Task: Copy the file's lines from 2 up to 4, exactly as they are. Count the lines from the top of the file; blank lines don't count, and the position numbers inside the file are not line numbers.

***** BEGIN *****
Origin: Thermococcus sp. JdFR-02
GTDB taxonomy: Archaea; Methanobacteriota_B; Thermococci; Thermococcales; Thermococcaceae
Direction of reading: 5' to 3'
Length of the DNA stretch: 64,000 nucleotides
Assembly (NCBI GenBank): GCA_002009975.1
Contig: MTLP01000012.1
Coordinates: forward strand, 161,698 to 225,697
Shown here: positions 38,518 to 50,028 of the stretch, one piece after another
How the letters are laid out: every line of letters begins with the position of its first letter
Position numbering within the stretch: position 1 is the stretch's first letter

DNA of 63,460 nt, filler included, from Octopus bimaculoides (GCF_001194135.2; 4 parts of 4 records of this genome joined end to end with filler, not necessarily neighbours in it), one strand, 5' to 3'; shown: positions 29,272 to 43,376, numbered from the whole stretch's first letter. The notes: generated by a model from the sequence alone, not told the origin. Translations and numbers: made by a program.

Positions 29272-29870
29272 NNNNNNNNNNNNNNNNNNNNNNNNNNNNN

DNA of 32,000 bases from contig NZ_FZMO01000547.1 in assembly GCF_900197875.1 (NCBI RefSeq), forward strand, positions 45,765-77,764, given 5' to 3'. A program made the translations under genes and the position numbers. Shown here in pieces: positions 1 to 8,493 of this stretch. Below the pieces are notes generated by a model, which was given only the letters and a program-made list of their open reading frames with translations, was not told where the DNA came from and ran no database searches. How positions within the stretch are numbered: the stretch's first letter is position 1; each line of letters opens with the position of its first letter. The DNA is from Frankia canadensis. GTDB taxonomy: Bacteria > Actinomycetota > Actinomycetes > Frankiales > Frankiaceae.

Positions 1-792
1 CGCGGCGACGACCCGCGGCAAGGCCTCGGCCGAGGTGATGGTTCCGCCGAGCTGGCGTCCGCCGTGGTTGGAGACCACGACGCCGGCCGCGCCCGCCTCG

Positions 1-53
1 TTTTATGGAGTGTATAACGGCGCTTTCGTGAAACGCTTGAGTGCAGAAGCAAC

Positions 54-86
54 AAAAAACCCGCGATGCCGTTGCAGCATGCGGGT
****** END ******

GTDB taxonomy: Archaea; Methanobacteriota_B; Thermococci; Thermococcales; Thermococcaceae
Direction of reading: 5' to 3'
Length of the DNA stretch: 64,000 nucleotides